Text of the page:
What’s a Good Debt to Earnings Ratio for a Mortgage? What Lenders Wish to See

A "good" DTI isn't too difficult

Your debt-to-income ratio (DTI) is one of the most important factors in qualifying for a mortgage.

DTI determines whether you are eligible for the type of mortgage you want. It also determines how much house you can afford. Of course, you want your DTI to look good to a lender.

Fortunately, it's not too difficult. Mortgage programs today are flexible, and a wide range of debt-to-income ratios fall in or near the good category. So there is a good chance you will get approved as long as your debt is manageable.

Check Your Mortgage Eligibility (March 22, 2021)

In this article (jump to …)

What is a good debt to income ratio?

Different mortgage programs have different DTI requirements. And lenders can also set their own maximums. So a “good” debt to income ratio can vary depending on your circumstances.

In general, you want a debt-to-income ratio of 36 percent or less, but no more than 43 percent. This is how lenders typically see DTI:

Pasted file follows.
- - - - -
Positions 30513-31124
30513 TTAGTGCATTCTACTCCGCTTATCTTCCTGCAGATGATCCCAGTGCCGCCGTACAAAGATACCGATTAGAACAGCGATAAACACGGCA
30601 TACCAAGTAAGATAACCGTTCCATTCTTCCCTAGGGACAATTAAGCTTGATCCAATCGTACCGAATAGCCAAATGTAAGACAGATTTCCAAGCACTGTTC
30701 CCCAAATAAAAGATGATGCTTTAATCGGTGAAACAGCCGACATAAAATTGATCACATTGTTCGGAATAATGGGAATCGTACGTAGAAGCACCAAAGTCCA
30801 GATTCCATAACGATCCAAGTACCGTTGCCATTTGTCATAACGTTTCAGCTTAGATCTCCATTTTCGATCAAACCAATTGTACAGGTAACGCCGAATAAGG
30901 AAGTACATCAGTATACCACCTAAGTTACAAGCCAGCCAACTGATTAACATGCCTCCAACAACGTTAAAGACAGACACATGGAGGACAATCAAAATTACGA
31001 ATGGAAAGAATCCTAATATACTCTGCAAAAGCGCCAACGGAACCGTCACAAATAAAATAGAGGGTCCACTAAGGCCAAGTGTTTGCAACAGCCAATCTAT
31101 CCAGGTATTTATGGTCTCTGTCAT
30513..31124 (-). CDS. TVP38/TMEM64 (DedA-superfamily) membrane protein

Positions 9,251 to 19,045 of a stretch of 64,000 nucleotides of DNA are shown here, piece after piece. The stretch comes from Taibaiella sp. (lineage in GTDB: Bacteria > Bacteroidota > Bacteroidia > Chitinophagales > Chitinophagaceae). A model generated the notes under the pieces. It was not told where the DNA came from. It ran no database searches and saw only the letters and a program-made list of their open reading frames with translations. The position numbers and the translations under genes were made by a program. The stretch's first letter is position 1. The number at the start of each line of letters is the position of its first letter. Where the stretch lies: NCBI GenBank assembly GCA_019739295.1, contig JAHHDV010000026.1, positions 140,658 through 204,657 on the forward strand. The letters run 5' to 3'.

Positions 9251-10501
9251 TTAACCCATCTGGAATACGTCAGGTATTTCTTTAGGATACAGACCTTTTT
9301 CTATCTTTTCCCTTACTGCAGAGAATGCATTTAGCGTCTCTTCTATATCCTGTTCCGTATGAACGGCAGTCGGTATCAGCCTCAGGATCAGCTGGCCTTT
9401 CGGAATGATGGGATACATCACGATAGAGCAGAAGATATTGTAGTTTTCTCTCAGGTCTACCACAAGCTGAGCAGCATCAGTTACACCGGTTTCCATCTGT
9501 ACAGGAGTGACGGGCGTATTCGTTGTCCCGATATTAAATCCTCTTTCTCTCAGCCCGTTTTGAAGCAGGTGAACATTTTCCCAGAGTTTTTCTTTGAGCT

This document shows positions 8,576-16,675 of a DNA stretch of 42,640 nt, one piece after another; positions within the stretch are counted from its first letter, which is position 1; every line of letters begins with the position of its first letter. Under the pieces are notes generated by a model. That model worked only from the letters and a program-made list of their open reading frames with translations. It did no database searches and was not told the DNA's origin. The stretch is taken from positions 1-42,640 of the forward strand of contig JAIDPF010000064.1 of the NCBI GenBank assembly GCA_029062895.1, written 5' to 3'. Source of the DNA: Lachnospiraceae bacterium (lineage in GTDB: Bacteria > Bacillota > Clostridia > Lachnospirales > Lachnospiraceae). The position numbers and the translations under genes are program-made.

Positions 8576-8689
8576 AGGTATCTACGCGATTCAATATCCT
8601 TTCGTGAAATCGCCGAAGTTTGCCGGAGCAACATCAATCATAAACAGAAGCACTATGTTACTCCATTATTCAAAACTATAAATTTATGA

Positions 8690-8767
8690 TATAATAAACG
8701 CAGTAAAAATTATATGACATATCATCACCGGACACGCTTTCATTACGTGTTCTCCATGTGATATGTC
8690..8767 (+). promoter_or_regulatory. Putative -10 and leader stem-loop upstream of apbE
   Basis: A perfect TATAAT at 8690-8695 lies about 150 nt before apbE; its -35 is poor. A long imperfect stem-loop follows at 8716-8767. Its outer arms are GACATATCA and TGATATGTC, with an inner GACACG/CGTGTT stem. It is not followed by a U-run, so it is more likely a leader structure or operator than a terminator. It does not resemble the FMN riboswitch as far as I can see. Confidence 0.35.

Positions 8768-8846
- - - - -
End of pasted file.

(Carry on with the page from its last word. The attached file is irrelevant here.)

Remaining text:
36% DTI or lower: Excellent 43% DTI: Good 45% DTI: Acceptable (depending on mortgage type and lender) 50% DTI: Absolute maximum *

* Some programs, such as the FHA loan and the Fannie Mae HomeReady loan, allow a DTI of up to 50%. However, you will likely need "offsets" such as a higher credit score or a higher down payment to qualify

Brian Martucci, Mortgage Expert at Money Crashers, notes that a 36 percent rate is often cited as the limit below which your DTI is considered "good".

However, you don't need a DTI below 36% to qualify. In fact, it's more common for lenders to allow a DTI of up to 43%.

A “good” DTI is less important than a DTI that matches your personal finances and buying goals

Review your eligibility to buy a home (March 22, 2021).

The 43% DTI rule for mortgages

The most common type of loan for home buyers is a compliant mortgage backed by Fannie Mae or Freddie Mac.

To qualify for a compliant loan, most lenders require a DTI of 43% or less. Ideally, you want to keep your brand under that brand. (This is sometimes called the "43% rule".)

Jared Maxwell, vice president and director of direct sales for Embrace Home Loans, said, “Every homeowner's situations, goals, and future income opportunities are different. However, a rate less than 43 percent will usually help you qualify for most loan programs. "

“This means your monthly debt can only be 43 percent of your gross monthly pre-tax income,” said Ralph DiBugnara, President of Home Qualified.

DTIs higher than 43%

It may be possible to get a permit with a debt-to-income ratio of over 43%.